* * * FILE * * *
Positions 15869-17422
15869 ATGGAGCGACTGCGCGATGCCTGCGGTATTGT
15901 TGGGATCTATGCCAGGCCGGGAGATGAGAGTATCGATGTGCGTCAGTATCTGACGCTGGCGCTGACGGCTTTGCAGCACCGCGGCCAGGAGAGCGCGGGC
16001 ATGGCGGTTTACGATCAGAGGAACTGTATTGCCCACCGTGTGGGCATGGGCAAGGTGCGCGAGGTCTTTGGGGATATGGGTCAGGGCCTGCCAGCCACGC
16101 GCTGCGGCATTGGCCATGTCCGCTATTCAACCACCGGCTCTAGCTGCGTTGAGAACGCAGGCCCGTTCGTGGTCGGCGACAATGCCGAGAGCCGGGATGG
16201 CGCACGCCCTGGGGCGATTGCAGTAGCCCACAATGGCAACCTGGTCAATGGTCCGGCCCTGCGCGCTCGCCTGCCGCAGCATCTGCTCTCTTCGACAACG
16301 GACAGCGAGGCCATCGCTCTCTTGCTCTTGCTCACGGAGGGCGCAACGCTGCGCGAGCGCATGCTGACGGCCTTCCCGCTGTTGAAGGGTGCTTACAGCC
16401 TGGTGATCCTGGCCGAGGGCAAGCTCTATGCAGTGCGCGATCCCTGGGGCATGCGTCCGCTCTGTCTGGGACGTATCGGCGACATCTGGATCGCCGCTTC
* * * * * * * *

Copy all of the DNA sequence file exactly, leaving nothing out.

Positions 15869-17422
15869 ATGGAGCGACTGCGCGATGCCTGCGGTATTGT
15901 TGGGATCTATGCCAGGCCGGGAGATGAGAGTATCGATGTGCGTCAGTATCTGACGCTGGCGCTGACGGCTTTGCAGCACCGCGGCCAGGAGAGCGCGGGC
16001 ATGGCGGTTTACGATCAGAGGAACTGTATTGCCCACCGTGTGGGCATGGGCAAGGTGCGCGAGGTCTTTGGGGATATGGGTCAGGGCCTGCCAGCCACGC
16101 GCTGCGGCATTGGCCATGTCCGCTATTCAACCACCGGCTCTAGCTGCGTTGAGAACGCAGGCCCGTTCGTGGTCGGCGACAATGCCGAGAGCCGGGATGG
16201 CGCACGCCCTGGGGCGATTGCAGTAGCCCACAATGGCAACCTGGTCAATGGTCCGGCCCTGCGCGCTCGCCTGCCGCAGCATCTGCTCTCTTCGACAACG
16301 GACAGCGAGGCCATCGCTCTCTTGCTCTTGCTCACGGAGGGCGCAACGCTGCGCGAGCGCATGCTGACGGCCTTCCCGCTGTTGAAGGGTGCTTACAGCC
16401 TGGTGATCCTGGCCGAGGGCAAGCTCTATGCAGTGCGCGATCCCTGGGGCATGCGTCCGCTCTGTCTGGGACGTATCGGCGACATCTGGATCGCCGCTTC